Ramon: Once he told me that, I was like that sounds like a clownish thing for me to write in the first place. Those kind of things iron themselves out when you’re working as closely as we were.
ComicBooked: Who are your major influences in terms of writing?
Ramon: Grant Morrison is a big one. That was definitely one of the guys who we both really like. We both really like his work a lot. Him, and then a lot of the silver age writers. I felt like they could do more with smaller spaces, but to be honest, I can’t think of any off the top of my head that spring to mind. Help me out Craig, who’s the Doom Patrol/Teen Titans guy?
Craig: Oh, Bob Haney?
Craig: I think it’s more of a broad thing.
Ramon: The sensibilities of the silver age writers, without picking specifics…
Craig: Because they weren’t perfect either.
Ramon: No, no, there was definitely awkward stuff going on in there. One of the things I feel pretty strongly about is that you shouldn’t be drawing too much influence from comic books themselves, because then it feels too insular, and it’s harder for people who don’t read comics to read that book. So I read a lot of other books that aren’t comics in general, and I try not to make anything too self referential in Vitruvian Underground. I used to read a lot of plays in high-school… Arthur Miller was the guy, Eugene O’Neill, Tenessee Williams, the American playwright. Then I read a lot of Michael Chabon because he does write about comics, but its not comic books themselves. David Sedaris is really funny.
ComicBooked: Where did the idea for the Vitruvian Underground originate?
Ramon: Well, Craig actually approached me about doing a book. He was in school, and he wanted sometihng to work on. We wanted to do a team book because we had met in a fan fiction, fan art forum, so we both knew that we were big fans of DC Comics. We loved especially 1960’s DC Comics team books, like Teen Titans, Legion of Superheroes, Justice League, Doom Patrol, those kinds of things. We wanted to make a team full of archetypal characters, to make like basically the perfect comic book superhero team. We approached it kind of like the way they decided to make The Monkees, prefabricated stuff like that. We wanted two girls, two guys, and something in between like a robot or a kid, and we ended up with both of those, and we only got one girl, but then we approached it like alright, what powers do we have? Everything sort of worked backwards from the angle of having our favorite superhero team. I think Craig came up with Kid Vinci primarily, but I don’t know, he said that I did.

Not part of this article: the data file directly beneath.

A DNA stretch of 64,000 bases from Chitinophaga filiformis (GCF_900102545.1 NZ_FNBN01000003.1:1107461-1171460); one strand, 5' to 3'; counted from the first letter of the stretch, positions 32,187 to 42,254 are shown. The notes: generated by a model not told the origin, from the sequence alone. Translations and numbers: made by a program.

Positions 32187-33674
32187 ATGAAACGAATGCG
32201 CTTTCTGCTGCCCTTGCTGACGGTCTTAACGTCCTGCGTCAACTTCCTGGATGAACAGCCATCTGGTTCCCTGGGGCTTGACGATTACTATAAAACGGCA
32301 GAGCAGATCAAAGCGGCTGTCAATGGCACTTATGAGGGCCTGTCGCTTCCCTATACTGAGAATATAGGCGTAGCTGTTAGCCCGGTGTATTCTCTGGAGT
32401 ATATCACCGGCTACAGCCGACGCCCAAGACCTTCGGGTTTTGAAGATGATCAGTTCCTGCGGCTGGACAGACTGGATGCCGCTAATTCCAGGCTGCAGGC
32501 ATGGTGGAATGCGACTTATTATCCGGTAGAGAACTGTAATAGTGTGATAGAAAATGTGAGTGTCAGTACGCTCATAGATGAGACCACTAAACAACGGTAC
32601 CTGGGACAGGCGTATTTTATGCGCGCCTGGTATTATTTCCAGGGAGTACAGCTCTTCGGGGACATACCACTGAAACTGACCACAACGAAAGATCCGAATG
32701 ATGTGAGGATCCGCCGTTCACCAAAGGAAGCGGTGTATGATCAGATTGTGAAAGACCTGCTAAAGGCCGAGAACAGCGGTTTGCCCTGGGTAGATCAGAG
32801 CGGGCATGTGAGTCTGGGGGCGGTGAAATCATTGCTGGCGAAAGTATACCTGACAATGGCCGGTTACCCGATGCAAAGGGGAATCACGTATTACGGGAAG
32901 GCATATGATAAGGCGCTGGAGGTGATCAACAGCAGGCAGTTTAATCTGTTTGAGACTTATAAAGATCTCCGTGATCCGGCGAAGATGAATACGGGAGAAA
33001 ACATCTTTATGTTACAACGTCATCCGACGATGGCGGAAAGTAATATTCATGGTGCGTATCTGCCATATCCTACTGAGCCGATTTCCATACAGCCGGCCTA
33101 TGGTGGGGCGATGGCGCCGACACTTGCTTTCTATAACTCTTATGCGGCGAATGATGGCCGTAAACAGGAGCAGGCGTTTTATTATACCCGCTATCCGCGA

Craig: It was a blend.
Ramon: We both threw ideas at it. Same thing with Bola and Walt and Stampede. They were ideas that were able to represent different symbols in society and stuff more so than the actual characters. Now, we feel like they’re very defined, but at first, we just wanted a girl, we wanted a kid, we just wanted a silver age superhero in it, and it kind of worked backwards.
ComicBooked: Yeah, you even comment on that in the comic itself. You have them talk about how it’s the paradigm of the team set up by Kid Vinci, in terms of you got a wild card, you have the brains, you have the muscle….
Ramon: Right, and that was kind of directly lifted from It’s Always Sunny in Philadelphia, but its a good reference. I thought it was great when I heard it, and I thought it was great when I stole it.
ComicBooked: So Vitruvian Underground comes across as something of a counterculture superhero team, almost like The Invisibles if the Invisibles were superheroes. Do you think that Vitruvian Underground has a sort of alternative feel to it?
Ramon: Well, I think it’s very independent, and when I talked to Craig about doing it, I said I didn’t want them to ever be in a city, because I wanted them to feel like they’re on the outer edges of society. Especially with the name Vitruvian Undergorund. I don’t think Craig wanted to use it, but I wanted a team name that didn’t sound like it had been used before, and Underground, like Velvet Underground, Weather Underground, there’s been lots of counter culture groups with the Underground part of the name in it, and so it definitely implies that when you first hear it. The Vitruvian thing was a reference to Kid Vinci’s dad, but yeah, I mean, I think it was by design supposed to feel independent, because that’s what it is.
Craig: We did not want to do where they’re based in a city like New York…something in comics that bugs us is that there’s not enough things going on around the world within a comic book, and someone who does that really well is Grant Morrison, so we’re influenced by him, so we wanted to do that, where they can go anywhere. To make that possible, their home base is not in any particular spot on Earth. It’s existing within a different realm.